The question in this section is based on the passage. The question is to be answered on the basis of what is stated or implied in the passage.

The Constitution of the United States protects both property rights and freedom of speech. At times these rights conflict. Resolution then requires a determination as to the type of property involved. If the property is private and not open to the general public, the owner may absolutely deny the exercise of the right of free speech thereon. On the other hand, if public land is at issue, the First Amendment protections of expression are applicable. However, the exercise of free speech thereon is not absolute. Rather it is necessary to determine the appropriateness of the forum. This requires that consideration be given to a number of factors including character and normal use of the property, the extent to which it is open to the public, and the number and types of persons who frequent it. If the forum is clearly public or clearly private, the resolution of the greater rights is relatively straight forward.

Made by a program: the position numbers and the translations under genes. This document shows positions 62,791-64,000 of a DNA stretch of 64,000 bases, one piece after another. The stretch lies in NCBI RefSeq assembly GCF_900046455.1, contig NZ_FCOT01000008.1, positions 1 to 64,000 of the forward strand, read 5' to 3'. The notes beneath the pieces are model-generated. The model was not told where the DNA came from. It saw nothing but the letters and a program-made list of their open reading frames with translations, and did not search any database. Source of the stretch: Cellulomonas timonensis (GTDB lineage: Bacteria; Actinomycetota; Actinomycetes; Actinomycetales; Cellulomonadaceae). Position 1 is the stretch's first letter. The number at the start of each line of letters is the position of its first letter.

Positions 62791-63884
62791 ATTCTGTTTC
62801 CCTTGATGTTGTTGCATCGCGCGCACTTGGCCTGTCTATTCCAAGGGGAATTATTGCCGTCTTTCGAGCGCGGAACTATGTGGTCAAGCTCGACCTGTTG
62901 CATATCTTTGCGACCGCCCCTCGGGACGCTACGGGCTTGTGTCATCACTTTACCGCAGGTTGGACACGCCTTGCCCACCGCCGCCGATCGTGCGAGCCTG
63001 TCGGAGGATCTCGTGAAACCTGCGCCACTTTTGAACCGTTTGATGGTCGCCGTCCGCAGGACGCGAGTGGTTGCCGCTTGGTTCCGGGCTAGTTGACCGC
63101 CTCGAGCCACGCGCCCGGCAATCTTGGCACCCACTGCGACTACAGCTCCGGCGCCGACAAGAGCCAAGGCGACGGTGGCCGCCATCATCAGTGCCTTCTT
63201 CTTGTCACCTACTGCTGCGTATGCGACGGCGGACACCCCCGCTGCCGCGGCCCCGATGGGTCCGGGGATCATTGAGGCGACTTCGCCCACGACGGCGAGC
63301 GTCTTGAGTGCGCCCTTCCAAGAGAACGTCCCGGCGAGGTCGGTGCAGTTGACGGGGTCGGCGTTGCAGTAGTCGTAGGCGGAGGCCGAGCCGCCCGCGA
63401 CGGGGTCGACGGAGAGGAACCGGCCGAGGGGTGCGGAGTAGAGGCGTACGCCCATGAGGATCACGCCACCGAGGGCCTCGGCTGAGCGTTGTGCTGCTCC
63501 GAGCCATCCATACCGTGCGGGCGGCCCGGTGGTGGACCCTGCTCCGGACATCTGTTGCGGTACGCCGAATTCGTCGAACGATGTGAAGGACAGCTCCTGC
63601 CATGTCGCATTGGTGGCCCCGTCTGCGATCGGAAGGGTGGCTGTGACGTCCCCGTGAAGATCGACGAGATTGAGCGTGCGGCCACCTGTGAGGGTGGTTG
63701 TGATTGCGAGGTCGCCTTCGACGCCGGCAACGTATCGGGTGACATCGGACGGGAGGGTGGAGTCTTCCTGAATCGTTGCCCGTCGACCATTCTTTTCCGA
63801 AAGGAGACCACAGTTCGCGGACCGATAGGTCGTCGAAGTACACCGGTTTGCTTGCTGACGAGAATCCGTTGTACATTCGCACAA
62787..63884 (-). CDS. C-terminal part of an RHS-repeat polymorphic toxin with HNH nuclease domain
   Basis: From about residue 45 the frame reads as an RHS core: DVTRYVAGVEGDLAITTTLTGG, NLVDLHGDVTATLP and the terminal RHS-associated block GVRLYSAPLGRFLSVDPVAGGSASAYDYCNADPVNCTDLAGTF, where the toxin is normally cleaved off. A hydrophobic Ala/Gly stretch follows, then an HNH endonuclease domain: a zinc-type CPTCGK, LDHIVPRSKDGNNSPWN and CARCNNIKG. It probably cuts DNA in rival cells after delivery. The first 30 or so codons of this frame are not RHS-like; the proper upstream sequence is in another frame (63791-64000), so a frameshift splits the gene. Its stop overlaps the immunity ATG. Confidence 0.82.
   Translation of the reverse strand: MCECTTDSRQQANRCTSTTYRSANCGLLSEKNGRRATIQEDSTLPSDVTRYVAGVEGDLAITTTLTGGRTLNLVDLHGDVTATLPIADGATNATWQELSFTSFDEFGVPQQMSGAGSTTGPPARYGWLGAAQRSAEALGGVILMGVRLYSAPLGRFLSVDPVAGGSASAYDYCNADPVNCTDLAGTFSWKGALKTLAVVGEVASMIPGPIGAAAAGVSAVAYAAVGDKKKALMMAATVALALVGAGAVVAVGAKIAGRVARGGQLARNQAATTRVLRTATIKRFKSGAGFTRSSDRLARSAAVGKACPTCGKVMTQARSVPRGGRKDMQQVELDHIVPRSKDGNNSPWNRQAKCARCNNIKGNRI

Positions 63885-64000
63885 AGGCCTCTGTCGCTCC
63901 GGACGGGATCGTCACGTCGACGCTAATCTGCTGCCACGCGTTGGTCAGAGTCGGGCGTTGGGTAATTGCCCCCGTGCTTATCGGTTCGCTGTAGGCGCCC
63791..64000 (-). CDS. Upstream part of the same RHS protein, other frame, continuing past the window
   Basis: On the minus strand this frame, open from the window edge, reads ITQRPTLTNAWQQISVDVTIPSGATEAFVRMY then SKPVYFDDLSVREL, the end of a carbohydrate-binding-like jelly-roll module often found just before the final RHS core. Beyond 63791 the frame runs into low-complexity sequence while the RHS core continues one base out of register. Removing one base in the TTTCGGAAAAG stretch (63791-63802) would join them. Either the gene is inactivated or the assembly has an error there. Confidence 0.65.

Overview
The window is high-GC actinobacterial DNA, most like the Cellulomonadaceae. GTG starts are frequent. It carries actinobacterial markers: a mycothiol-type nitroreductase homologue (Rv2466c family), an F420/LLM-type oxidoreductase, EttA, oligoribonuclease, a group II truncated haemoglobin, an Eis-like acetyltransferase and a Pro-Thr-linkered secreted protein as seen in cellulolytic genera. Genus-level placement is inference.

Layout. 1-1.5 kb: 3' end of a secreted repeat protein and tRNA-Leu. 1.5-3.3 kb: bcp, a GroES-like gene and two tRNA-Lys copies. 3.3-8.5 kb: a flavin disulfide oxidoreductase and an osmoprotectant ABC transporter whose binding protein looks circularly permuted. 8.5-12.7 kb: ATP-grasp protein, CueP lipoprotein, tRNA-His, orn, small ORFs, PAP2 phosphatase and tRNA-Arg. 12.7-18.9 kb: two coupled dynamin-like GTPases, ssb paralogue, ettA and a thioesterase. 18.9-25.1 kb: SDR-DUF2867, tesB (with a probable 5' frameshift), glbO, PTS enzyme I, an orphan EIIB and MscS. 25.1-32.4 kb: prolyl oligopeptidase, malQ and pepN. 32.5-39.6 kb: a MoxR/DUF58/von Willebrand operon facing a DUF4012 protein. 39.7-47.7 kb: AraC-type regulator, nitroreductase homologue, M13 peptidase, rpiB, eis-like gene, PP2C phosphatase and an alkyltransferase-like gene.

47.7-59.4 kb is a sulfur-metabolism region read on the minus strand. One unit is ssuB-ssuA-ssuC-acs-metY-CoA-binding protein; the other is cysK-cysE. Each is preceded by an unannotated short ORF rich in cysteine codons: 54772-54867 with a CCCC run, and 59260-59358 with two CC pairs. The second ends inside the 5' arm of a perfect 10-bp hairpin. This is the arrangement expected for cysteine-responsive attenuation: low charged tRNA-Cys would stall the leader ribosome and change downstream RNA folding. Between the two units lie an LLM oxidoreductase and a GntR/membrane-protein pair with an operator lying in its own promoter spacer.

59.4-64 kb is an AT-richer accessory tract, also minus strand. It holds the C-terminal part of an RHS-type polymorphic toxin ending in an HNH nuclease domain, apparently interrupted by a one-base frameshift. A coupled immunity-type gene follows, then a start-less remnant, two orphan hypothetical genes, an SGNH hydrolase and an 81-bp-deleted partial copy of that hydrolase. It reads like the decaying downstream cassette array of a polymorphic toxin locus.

In the area of quasi-public property, balancing these rights has produced a dilemma. This is the situation when a private owner permits the general public to use his property. When persons seek to use the land for passing out handbills or picketing, how is a conflict between property rights and freedom of expression resolved? 

The precept that a private property owner surrenders his rights in proportion to the extent to which he opens up his property to the public is not new. In 1675, Lord Chief Justice Hale wrote that when private property is “affected with a public interest, it ceases to be private.” Throughout the development of AngloAmerican law, the individual has never possessed absolute dominion over property. Land becomes clothed with a public interest when the owner devotes his property to a use in which the public has an interest. In support of this position the chairman of the board of the Wilde Lake Shopping Centre in Columbia, Maryland said: 

The only real purpose and justification of any of these centres are to serve the people in the area -not the merchants, not the developers, not the architects. The success or failure of a regional shopping centre will be measured by what it does for the people it seeks to serve.

These doctrines should be applied when accommodation must be made between a shopping centre owner’s private property rights and the public’s right to free expression. It is hoped that when the Court is asked to balance these conflicting rights it will keep in mind what Justice Black said in 1945: “When we balance the constitutional rights of owners of property against those of the people to enjoy (First Amendment) freedom(s) ......... we remain mindful of the fact that the latter occupy a preferred position.”